Skip to main content
Find a Lawyer
Please enter a legal issue and/or a location
Begin typing to search, use arrow keys to navigate, use enter to select

Find a Lawyer

More Options

Justice Joan Larsen Confirmed to Sixth Circuit

By William Vogeler, Esq. | Last updated on

Justice Joan Larsen will join the U.S. Sixth Circuit Court of Appeals, becoming the second woman confirmed to a federal appeals court by the Senate this week.

Larsen also becomes the ninth woman on the Sixth Circuit, bringing her perspective to a court where men outnumber women two to one. The female jurist is hardly defined by gender, but her appointment represents clear differences in the judiciary.

In addition to more women, President Trump has appointed more judges in a shorter period of time than the last two presidents. New judges are coming on strong.

Breaking Rank

Until her appointment, Larsen had been on the President's short list of potential Supreme Court nominees. She comes most recently from the Michigan Supreme Court, where she served for about two years.

The Senate approved her 60-38, including votes from Michigan's two Democratic Senators. They had previously expressed some reservations about the Republican nominee -- dragging out the process for five months -- but they broke rank with most of their colleagues after reconsideration.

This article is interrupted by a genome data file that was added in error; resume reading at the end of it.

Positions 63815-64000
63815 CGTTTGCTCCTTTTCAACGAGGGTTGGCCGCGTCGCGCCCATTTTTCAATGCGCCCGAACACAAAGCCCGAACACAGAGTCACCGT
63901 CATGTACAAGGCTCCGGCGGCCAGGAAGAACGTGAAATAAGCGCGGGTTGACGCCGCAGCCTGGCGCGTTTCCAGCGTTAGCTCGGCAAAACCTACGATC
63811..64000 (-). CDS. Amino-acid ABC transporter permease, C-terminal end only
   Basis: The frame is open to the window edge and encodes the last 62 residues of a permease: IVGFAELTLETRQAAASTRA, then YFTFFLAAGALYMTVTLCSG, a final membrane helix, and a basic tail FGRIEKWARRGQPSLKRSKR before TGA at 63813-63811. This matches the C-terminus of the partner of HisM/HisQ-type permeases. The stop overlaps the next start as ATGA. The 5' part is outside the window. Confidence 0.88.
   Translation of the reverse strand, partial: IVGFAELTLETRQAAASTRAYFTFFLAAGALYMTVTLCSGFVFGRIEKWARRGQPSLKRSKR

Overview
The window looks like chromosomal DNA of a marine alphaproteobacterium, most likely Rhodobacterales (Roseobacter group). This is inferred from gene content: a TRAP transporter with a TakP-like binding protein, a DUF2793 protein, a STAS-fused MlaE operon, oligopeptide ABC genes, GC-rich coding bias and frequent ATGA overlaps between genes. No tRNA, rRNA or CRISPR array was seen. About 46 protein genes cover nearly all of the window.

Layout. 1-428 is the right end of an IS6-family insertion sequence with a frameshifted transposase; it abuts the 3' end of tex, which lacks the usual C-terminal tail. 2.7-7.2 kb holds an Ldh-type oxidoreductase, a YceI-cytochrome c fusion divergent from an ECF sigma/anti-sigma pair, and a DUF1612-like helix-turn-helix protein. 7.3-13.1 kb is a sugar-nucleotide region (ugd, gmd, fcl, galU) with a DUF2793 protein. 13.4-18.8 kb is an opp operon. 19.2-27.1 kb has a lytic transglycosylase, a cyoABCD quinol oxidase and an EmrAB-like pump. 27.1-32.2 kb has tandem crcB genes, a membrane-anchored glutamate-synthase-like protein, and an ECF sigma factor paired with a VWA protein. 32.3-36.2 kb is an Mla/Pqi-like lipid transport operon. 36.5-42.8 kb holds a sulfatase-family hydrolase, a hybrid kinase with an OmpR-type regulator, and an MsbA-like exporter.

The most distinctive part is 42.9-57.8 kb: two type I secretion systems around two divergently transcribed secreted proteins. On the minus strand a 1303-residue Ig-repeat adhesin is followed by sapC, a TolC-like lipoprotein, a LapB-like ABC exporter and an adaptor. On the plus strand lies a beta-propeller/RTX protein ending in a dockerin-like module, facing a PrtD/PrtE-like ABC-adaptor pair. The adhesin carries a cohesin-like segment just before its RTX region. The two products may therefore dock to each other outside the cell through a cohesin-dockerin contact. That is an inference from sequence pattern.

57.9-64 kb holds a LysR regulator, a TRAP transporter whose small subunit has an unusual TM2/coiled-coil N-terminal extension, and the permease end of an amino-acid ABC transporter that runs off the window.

"I had a productive meeting with Justice Larsen earlier this summer when we discussed her nomination," Sen. Debbie Stabenow said. "Based on this meeting and the feedback I received from constituents and leaders in Michigan's legal community, I voted in support of her nomination on the Senate floor."

Sen. Diane Feinstein voted against the nomination, saying she had questions about Larsen's views on executive power.

Short-List, Short Record

Larsen, 48, graduated first in her class from Northwestern University's law school in 1990. She started her career clerking for David Sentelle of the U.S. Court of Appeals for the District of Columbia and later Justice Antonin Scalia of the Supreme Court.

She worked briefly as an associate for Sidley Austin and then as deputy assistant attorney general in the Bush Administration. She turned to teaching in 1998 at the University of Michigan law school, where she also served as special counsel to the dean.

Gov. Rick Snyder appointed her to the Michigan Supreme Court in 2015. The Senate Judiciary Committee voted along party lines, 11-9, to send her nomination to the full Senate last month.

Related Resources:

Was this helpful?

You Don’t Have To Solve This on Your Own – Get a Lawyer’s Help

Meeting with a lawyer can help you understand your options and how to best protect your rights. Visit our attorney directory to find a lawyer near you who can help.

Or contact an attorney near you:
Copied to clipboard